In order to protect and preserve the diversity of plant and animal species in the world, Red Books or Red Lists of Endangered Species are created. It was started by the International Union for Conservation of Nature and Natural Resources (IUCN), which published the first list of endangered animals in 1948.
In order to prepare the first Red Data Book or Register on Endangered and Rare Plant and Animal Species in Latvia, in 1977 the Council of Ministers of the Latvian SSR adopted a decision establishing the Red Data Book Council of the Latvian SSR, which operated at the Institute of Biology of the Latvian Academy of Sciences (LAS) - Institute of Biology, University of Latvia. The Council considered and adopted decisions on the inclusion or exclusion of the species in the Red Data Book of the Latvian SSR.
The list of plant and animal species to be included in the Latvian Red Data Book with the descriptions of the respective species was approved in 1980 (the original is kept at the Institute of Biology of the University of Latvia). The Red Data Book was handwritten - the text was typed, pictures of the species were drawn by hand, re-photographed and pasted into the species section. Species distribution maps were drawn by hand on printed forms. All pages of the book were stapled so that the information could be easily updated in the future. This Red Data Book was published in 1985. Its popular scientific version on animals was published in 1990 and on plants in 1992. The species listed in the Red Data Book were specially protected, their extraction and collection was prohibited in accordance with the decision no. 17 of the Council of Ministers of the LSSR of 12 January 1984.
The first Red Book listed 112 species of vascular and ferns and 119 species of animals, including 106 species of vertebrates and 13 species of invertebrates. They were classified into five categories according to the status and distribution of the species in the Latvian SSR, as well as based on certain criteria. The preparation period of the first Latvian Red Data Book was relatively short, so it was not possible to fully assess all species in need of conservation and protection. As a result, several groups of plants and animals were not included in the book.
In the period from 1996 to 2003, the second edition of the Latvian Red Data Book was published, in which a total of 682 species were recorded. In total, this edition covered five of the six volumes originally planned: 1. - fungi and lichens (38 and 34 species respectively); 3. - vascular plants (319 species); 4. - invertebrates (163 species); 5. - fish, amphibians and reptiles (15, 6 and 3 species respectively); 6. - birds and mammals (80 and 24 species respectively). Unfortunately, Volume 2 on Mosses and Algae was not published.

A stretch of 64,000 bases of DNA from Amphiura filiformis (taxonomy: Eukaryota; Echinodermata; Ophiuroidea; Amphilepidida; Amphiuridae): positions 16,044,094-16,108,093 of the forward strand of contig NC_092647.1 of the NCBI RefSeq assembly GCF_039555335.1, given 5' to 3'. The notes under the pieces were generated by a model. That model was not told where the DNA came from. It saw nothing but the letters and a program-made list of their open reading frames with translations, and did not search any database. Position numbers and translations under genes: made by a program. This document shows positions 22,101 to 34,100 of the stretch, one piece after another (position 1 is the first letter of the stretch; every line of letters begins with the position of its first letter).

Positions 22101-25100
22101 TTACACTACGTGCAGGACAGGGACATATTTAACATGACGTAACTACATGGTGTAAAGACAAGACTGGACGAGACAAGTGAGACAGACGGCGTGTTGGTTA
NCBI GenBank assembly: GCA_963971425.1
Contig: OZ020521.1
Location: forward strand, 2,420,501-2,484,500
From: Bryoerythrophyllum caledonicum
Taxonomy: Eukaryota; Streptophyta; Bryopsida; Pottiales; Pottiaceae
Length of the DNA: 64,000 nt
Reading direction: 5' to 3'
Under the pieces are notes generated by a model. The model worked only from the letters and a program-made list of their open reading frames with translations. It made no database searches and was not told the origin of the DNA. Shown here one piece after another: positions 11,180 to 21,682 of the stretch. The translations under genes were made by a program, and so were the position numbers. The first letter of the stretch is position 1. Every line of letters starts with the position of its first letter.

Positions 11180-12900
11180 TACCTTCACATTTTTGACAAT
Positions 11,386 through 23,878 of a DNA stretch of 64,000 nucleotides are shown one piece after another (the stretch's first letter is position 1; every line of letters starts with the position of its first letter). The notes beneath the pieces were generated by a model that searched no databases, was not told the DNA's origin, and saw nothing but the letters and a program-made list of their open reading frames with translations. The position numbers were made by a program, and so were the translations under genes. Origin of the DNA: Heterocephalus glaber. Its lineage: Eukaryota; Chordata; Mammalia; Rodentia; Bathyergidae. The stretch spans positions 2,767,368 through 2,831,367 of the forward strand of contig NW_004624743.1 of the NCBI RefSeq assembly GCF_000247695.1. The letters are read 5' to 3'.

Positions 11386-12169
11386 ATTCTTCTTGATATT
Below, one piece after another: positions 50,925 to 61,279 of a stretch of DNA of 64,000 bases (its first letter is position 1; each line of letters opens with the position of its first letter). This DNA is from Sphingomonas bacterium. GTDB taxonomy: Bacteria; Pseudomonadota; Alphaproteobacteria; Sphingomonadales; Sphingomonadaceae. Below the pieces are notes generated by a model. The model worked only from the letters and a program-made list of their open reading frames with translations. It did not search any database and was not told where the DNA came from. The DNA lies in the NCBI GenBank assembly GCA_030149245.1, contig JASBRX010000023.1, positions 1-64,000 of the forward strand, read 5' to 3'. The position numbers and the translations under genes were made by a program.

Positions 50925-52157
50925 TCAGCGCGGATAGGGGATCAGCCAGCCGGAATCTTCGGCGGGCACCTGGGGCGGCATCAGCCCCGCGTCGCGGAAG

The species included in the Red Data Book are divided into the following five categories:
0. - extinct species (these are species which have not been found in the last 50 years but which may still have survived in certain places in nature, captivity or culture and which require special national protection in the form of legislation);
1. - endangered species (these are endangered species, they are very rare because their number has fallen to a critical level and their continued existence is not possible without special conservation measures);
2. - declining species (these are species whose numbers are declining and their range narrows over the years due to natural causes, human activity or both; they require control of changes in the number of individuals and special national protection in the form of legislation);
3. - rare species (these are species that are not threatened with extinction, but which occur in such small numbers or in places so limited and specific to the area that they can become extinct quickly; they require special national protection in the form of legislation);
4. - species that are little known or under-researched and may be in danger of extinction, but the status of these species cannot yet be accurately assessed due to a lack of data; they need further research.
In the book, each species has its own section, which includes information on the endangerment of the species, the original drawing of a specialist biologist, a map with the distribution of the species in Latvia, morphological description, habitat description, species biology (feeding, reproduction, etc.), distribution and occurrence in Latvia, measures and proposals for the protection of the species, sources of information.
All volumes of the book were prepared and published with the financial support of the European Community's LIFE program and were the first LIFE co-financed project in Latvia.
The Latvian Red Data Book currently has no “rule of law”, as there are other regulations that affect and regulate the protection of species in Latvia.
The long-term director of the LAS Institute of Biology, Dr. biol. Gunārs Andrušaitis, under whose leadership both mentioned editions of the Latvian Red Data Book were developed. The main compilers of the Latvian Red Data Book published in 1985 were Vita Aigare, Juris Lipsbergs, Ilona Lodziņa, Laima Tabaka, Gunārs Andrušaitis and a number of scientists. In turn, more than 50 scientists in the relevant fields have made a significant contribution to the selection and description of species in the latest edition: botanists, mycologists, lihenologists, ornithologists, entomologists, ichthyologists, etc.